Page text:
Wednesday, May 28, 2008

The next stage

Having completed the first phase of interferon treatment, I was hoping the injections that I started yesterday would be easier to tolerate. If last night was any indication, they won’t be. I had chills and then a fever that lingered through the night, and I still feel pretty dazed this morning. These injections are supposed to continue for 48 weeks (!), but I won’t be doing them at the current dose if the serious side-effects continue. My next injection is Thursday.

I also started radiation yesterday (for five weeks). That’s certainly adding to the toll taken on my mental well-being. Fortunately, the process is pretty fast and simple; I was only on the table for about 10 minutes. The linear accelerator zaps me from three angles and I'm done. I won’t experience side-effects from this treatment for days or weeks, although the radiation load does add cumulatively to my fatigue .

I won’t be blogging daily about my treatments through this next phase. I’ll try to limit my posts to more interesting developments, or stories that might amuse you. Cancer therapy is mostly incredibly boring, and so are its physical effects. I want to focus on those things that have particular meaning in my life, as few and far between as they may be right now.

3 comments:

Anonymous said...

Peter,

I am sorry to read about the chills and fever that you experienced last night. I too was hoping that this phase of interferon treatments would be kinder and gentler to your body. I am continuing to keep you in my prayers as you begin this new phase of interferon and radiation treatments.

While I will miss reading your frequent blog entries during this next phase of treatment, I am glad to hear that you will be focusing on those things and in particular those people who hold particular meaning in your life. I will check back in often and look forward to reading what blogs you are able to write.

May God richly bless you and your family.

Your brother in Christ,

Kevin

Josué said...

I am glad that you finished the first round of your fight against interferon, even though it was not easy for you you came out victorious! Now that you are fighting your next round of interferon and radiation, I am confident that with the help of God you will win and came out again victorious. And finally defeat the cancer in your body.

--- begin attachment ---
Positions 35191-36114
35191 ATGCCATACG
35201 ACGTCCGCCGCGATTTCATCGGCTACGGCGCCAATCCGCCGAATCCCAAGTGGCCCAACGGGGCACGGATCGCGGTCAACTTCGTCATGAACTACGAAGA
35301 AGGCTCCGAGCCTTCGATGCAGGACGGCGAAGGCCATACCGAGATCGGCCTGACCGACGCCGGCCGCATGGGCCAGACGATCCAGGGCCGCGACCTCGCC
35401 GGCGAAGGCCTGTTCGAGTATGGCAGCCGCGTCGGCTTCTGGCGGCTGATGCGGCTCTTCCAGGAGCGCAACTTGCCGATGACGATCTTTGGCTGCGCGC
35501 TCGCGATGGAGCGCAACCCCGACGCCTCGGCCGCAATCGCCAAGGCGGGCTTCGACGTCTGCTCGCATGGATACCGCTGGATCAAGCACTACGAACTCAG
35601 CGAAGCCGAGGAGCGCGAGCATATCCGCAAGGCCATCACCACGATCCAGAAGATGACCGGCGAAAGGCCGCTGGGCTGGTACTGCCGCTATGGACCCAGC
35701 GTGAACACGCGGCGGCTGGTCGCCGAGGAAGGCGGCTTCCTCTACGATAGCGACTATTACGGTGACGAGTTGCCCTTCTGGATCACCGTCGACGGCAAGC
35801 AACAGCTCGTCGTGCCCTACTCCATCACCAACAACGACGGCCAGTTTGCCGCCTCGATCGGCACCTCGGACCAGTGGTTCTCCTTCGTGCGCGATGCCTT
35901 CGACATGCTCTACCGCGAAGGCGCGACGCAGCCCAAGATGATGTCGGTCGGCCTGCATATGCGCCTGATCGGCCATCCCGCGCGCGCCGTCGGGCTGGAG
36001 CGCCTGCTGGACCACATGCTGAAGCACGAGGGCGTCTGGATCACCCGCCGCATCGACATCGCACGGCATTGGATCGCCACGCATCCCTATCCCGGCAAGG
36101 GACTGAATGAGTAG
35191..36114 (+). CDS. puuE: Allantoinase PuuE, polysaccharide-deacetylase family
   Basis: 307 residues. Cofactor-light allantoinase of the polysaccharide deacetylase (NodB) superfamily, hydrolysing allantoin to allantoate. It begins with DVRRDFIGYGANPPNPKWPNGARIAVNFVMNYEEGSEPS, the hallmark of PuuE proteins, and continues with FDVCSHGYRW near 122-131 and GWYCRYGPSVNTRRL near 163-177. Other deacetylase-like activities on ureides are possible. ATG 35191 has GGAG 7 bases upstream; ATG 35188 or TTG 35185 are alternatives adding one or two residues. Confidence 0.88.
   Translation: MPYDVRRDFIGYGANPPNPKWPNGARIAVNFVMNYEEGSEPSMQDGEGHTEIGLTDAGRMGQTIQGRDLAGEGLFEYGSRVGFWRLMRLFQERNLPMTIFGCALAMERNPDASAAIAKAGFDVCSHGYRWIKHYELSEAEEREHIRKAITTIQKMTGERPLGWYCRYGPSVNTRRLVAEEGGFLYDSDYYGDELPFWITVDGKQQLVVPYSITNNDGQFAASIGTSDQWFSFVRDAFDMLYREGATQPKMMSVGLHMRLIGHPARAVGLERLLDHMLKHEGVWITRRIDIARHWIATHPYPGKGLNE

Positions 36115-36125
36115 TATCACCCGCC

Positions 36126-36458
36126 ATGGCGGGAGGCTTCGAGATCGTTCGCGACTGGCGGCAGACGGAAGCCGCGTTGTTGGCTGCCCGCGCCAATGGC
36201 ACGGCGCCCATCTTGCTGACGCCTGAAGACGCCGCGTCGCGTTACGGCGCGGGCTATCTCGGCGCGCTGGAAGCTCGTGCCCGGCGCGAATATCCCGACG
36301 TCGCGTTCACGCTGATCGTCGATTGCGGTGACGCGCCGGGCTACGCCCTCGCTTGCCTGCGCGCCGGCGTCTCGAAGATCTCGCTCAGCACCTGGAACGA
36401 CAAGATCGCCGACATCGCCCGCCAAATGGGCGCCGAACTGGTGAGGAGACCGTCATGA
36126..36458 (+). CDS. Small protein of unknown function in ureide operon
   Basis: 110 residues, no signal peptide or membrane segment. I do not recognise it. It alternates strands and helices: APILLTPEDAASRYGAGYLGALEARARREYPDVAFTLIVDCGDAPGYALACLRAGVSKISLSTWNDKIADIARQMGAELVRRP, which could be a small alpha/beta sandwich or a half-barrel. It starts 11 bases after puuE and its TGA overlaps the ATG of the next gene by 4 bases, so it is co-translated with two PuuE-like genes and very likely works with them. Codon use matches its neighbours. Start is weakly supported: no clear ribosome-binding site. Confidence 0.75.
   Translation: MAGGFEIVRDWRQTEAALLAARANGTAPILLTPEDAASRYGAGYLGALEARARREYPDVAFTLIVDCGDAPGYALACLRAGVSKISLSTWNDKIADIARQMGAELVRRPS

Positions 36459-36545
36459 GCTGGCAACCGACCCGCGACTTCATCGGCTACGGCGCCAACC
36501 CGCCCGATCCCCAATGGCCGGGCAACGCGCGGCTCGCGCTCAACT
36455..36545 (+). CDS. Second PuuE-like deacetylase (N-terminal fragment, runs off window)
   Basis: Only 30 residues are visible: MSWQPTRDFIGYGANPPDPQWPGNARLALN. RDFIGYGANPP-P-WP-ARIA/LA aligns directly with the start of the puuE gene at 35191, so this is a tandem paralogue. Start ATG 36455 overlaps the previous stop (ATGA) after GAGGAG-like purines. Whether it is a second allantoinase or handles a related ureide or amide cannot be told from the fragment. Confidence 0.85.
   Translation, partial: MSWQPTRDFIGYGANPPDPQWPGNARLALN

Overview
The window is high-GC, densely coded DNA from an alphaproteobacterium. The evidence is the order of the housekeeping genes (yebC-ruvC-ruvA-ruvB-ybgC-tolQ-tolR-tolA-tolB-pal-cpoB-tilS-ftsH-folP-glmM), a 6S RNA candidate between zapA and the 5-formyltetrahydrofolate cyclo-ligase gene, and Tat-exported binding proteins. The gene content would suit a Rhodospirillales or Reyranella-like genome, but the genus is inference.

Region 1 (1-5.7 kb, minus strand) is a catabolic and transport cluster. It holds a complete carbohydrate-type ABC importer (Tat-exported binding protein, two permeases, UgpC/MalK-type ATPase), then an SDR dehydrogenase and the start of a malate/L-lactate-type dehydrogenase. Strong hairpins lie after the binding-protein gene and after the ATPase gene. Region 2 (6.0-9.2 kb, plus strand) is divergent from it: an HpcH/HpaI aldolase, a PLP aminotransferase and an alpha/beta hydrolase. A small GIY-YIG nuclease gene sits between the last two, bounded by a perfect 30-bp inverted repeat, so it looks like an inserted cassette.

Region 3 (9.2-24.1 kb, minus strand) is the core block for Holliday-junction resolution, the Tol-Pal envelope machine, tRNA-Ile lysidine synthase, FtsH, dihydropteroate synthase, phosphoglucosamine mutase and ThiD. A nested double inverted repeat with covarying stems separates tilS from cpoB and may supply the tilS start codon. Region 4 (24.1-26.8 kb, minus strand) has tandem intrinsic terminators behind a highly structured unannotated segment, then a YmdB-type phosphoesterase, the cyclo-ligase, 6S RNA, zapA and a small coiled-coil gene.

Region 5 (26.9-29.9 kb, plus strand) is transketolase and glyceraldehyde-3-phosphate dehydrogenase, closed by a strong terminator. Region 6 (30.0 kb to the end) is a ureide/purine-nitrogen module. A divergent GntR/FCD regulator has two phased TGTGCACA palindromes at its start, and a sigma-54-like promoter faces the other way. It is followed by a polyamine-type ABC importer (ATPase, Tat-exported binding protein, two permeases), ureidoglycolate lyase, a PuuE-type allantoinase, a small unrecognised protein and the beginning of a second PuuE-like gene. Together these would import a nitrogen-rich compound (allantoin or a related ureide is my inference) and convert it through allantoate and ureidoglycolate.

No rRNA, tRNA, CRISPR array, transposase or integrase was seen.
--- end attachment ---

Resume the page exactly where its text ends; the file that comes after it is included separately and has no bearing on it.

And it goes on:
Dear brother you are in our prayers daily and we are asking and beleiving for a miracle in your life. May the Lord strengthen you daily.
I still would like to stop by your house this week before the flowers of your garden are gone.

Your brother and friend

Josué

Kathy said...

Hi Peter,
Debbie D. sent me the link to your blog, which I just read in full, so
I am now caught up with all the scary and difficult events of your
recent life. I wanted to let you know that I am thinking of you and
wishing you and your family the best during this tough time. I am so
impressed that you are able to write -- and write so well -- while
experiencing the debilitating effects of your treatments. But hard as
it is to read what you've been going through, the editor part of me
(so well-trained by you) can't help but appreciate how lucidly and
cogently -- and even humorously! -- you present life in "Cancer
World," as it has been characterized by some of its other -- temporary
-- citizens.

I really enjoyed reading about your achievements in the marathon, and
I'm hoping you'll get to do another one in the not-too-distant future.
As I may have told you, Bill, my husband, had cancer in his early 40s,
and apparently it was touch and go for a while. But within a year of
his surgery/radiation/chemo, he did a "century" bike ride, and has
done many more since then, not to mention swimming Donner Lake,
Alcatraz, and the totally insane Golden Gate Bridge swim from SF to
Sausalito. Now, at almost 65, he is still leaving cyclists half his
age in his dust. All I can say is that I wish the same kind of
recovery for you, and I think you share with Bill the positive
attitude, confidence, and courage to make it happen.

Peter, there is no need to respond to this message -- I'm sure you'd
rather apply your writing energy to your blog -- but I just wanted to
add my voice to the many who are thinking of you and sending their
positive vibes (the nonbeliever's version of prayer) to you, Ellen,
and your good-looking kids. One of these days, we'll all get together
at our place in Mt. Lassen.

Kathy (Lawrence)